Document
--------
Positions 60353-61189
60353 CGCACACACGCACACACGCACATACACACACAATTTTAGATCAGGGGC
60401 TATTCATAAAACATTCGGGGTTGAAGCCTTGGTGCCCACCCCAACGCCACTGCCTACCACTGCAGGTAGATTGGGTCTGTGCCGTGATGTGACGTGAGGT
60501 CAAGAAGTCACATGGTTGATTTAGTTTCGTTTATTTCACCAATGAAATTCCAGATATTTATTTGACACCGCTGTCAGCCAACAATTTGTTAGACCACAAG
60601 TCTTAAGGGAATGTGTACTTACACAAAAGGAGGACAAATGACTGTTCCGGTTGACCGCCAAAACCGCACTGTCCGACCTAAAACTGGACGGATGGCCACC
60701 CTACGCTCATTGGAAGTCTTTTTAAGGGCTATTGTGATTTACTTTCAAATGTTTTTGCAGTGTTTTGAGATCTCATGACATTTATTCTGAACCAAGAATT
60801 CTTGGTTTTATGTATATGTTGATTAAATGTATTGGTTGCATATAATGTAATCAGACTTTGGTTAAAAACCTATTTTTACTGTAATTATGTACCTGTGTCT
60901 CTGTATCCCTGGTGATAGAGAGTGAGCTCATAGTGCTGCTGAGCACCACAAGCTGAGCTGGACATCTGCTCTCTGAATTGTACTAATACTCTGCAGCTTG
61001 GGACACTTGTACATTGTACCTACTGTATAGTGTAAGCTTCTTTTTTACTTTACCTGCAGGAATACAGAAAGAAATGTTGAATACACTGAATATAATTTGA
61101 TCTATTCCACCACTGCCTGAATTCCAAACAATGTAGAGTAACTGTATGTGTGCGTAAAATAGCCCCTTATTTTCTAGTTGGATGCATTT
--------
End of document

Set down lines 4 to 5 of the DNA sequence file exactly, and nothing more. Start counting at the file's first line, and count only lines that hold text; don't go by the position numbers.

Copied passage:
60501 CAAGAAGTCACATGGTTGATTTAGTTTCGTTTATTTCACCAATGAAATTCCAGATATTTATTTGACACCGCTGTCAGCCAACAATTTGTTAGACCACAAG
60601 TCTTAAGGGAATGTGTACTTACACAAAAGGAGGACAAATGACTGTTCCGGTTGACCGCCAAAACCGCACTGTCCGACCTAAAACTGGACGGATGGCCACC